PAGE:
This article was first written in October 2005 for the BeezNest technical website (http://glasnost.beeznest.org/articles/296).
This article helps installing Eclipse 3.1 and the PHPEclipse plugin on a Debian Sarge install. This means installing the basic software, installing the PHP plugin into it, creating a new project and testing the debug functions.
There is no (official) package for Eclipse 3.1 on Debian Sarge (Sid has version 2.1?), so this install procedure is based on the binary software available for Linux x86 here.
Download the software and uncompress it (it uncompresses in a directory named eclipse, so you can uncompress it wherever you want to) and move into the eclipse directory.
$ tar zxvc eclipse-SDK-3.1.1-linux-gtk.tar.gz $ cd eclipse
Quick start Eclipse by launching the eclipse executable
Decide which directory will be your workspace. The workspace directory is where Eclipse files are kept, not where your source files are kept, so don’t use the sources directory as this will conflict with projects you might create later.
Select “Workbench” (unless you want to learn more about anything) in the intro screen.
You are now inside the IDE.
To get an open-source free sofware PHP plugin, go to the SourceForge page for the plugin and download the plugin for Eclipse 3.1 stream (not official by the time of writing).
Once downloaded, unzip the file in the newly-created eclipse directory, they should be written into the plugins and features directory directly.
$ unzip phpeclipse-1.1.6-unofficial.zip
Now start Eclipse again
- use File > Import > External Features
- select the location (normally the Eclipse directory) and click Next
- click “Select All”
- click “Finish”
Then import plugins in the same way
- use File > Import > External Plug-ins and Fragments
- Click “Next”
- Click “Add All” (or only select the ones coming from sourceforge if you want to restrict to the minimum)
- Click “Finish”
Create a PHP Project
- use File > New > Project…
- Click “PHP”
- select “PHP Project” and click “Next”
- give a project name
- uncheck the box (if your source code directory already exists) and enter the path to your sources for this project
- click “Finish”
You now have a new project appearing in your left navigation bar.
Setting up PHP interpreter
For some reason, the plugin expects to find the PHP interpreter as /apache/php/php. You don’t want that as on a Debian machine, it is located at /usr/bin/php (or php4). To change it, use the Run > Debug menu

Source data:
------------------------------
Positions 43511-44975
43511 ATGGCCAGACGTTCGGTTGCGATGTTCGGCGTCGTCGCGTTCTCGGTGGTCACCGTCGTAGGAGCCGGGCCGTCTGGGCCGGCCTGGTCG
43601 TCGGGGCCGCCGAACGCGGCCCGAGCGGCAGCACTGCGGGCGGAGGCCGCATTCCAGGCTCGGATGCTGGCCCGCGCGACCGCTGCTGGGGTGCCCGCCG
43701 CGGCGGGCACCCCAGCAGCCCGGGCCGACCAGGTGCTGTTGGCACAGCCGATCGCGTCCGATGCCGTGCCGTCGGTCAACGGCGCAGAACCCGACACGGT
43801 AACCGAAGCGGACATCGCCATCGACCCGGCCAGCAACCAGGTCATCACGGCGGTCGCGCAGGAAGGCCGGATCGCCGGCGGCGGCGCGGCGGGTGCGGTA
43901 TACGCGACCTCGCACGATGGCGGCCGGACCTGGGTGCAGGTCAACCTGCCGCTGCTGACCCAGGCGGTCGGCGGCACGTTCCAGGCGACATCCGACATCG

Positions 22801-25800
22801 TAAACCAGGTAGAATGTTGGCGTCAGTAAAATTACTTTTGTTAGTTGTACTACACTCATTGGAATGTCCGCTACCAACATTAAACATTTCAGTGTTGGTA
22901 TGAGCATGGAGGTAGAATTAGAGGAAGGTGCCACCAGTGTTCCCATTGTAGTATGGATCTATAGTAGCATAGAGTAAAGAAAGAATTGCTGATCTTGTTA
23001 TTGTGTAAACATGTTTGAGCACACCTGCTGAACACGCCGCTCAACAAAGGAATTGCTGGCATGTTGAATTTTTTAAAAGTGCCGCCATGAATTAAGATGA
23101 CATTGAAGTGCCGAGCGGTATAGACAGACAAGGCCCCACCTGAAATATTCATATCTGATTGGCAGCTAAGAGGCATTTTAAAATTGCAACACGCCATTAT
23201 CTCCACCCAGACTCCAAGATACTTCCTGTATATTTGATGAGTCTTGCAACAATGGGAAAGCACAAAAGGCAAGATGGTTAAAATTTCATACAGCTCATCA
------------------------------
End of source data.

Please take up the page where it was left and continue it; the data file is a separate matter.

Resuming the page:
- Click on “PHP Application”
- Click “New”
- Give a name (“My interpreter”?)
- Select the file you want to debug in this case (just select one PHP file from your new project)
- Select the “Environment” tab
- Select the “Interpreter” tab
- Browse to select /usr/bin/php4
- Click “Debug”
That’s it, you have debugged your first PHP script with Eclipse.
I am still starting there, so I don’t understand why the interpreter tells me I have an unexpected ‘$’ at the end of my script, but I might find that later, and so might you.
Fixing up PHP projects building when it disappears
After a while (I’m using Eclipse 3.2 now), you might run into a problem with the PHP building process, whereby using the CTRL+Click on a function name will tell you The resource is not on the build path of a PHP project. If thi is the case, you’ll want to fix a few things to make it work. First, edit the .project file in your projects root, and make sure the <buildCommand> and <nature> tags below exist (otherwise add them and their contents, as is):
<?xml version="1.0" encoding="UTF-8"?> <projectDescription> <name>myProjectName</name> <comment></comment> <projects> </projects> <buildSpec> <buildCommand> <name>net.sourceforge.phpeclipse.parserbuilder</name> <arguments> </arguments> </buildCommand> </buildSpec> <natures> <nature>net.sourceforge.phpeclipse.phpnature</nature> </natures> </projectDescription>
This is taken from a technical forum.
Then, you need to (probably restart Eclipse and) right click on your project and select Properties then reset the Document Root in PHP Project Settings (after selecting Use project settings).
When asked if you want to rebuild, click Rebuild now/Yes. That should do the trick.
This article was first written in October 2005 for the BeezNest technical website (http://glasnost.beeznest.org/articles/294).
Tout simplement parce que cela fait partie des types de fichiers que le virus NIMDA (et bon nombre des ses dérivés et/ou successeurs) utilise pour se propager. En effet, quand un utilisateur de Windows double-clique sur un fichier dont l’extension est .eml, cela ouvre directement Outlook (Express) et exécute éventuellement du code (malicieux) qui y serait contenu.
Il est donc intelligent, pour se prémunir à la fois efficacement (en terme de réussite et de performances) d’empêcher à Samba de sauver ou lire ce genre de fichiers.
Ça peut toutefois se désactiver très simplement.